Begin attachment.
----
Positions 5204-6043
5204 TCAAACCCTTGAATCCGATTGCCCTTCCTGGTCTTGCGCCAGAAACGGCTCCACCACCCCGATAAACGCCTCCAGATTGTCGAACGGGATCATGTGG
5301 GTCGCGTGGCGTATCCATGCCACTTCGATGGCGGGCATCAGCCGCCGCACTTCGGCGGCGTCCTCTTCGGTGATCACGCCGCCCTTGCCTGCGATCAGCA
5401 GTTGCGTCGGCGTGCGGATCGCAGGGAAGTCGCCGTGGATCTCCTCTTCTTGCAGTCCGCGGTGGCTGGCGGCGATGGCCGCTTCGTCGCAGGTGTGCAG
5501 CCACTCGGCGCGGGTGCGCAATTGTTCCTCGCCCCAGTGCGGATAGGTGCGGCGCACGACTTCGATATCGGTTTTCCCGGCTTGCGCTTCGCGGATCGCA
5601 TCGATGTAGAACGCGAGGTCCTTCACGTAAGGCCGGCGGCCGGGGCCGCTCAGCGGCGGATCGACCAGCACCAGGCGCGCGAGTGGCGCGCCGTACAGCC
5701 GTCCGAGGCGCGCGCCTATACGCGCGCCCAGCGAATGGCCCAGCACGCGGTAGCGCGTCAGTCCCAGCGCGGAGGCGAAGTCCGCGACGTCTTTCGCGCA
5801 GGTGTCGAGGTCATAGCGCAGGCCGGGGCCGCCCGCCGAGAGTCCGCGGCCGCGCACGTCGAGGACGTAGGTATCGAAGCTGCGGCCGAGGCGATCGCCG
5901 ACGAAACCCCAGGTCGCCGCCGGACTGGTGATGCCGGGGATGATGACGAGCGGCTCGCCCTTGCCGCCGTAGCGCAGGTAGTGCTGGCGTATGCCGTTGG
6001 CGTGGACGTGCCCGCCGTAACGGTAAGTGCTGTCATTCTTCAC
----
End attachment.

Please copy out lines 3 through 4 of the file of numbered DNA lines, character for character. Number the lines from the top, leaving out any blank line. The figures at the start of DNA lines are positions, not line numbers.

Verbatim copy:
5301 GTCGCGTGGCGTATCCATGCCACTTCGATGGCGGGCATCAGCCGCCGCACTTCGGCGGCGTCCTCTTCGGTGATCACGCCGCCCTTGCCTGCGATCAGCA
5401 GTTGCGTCGGCGTGCGGATCGCAGGGAAGTCGCCGTGGATCTCCTCTTCTTGCAGTCCGCGGTGGCTGGCGGCGATGGCCGCTTCGTCGCAGGTGTGCAG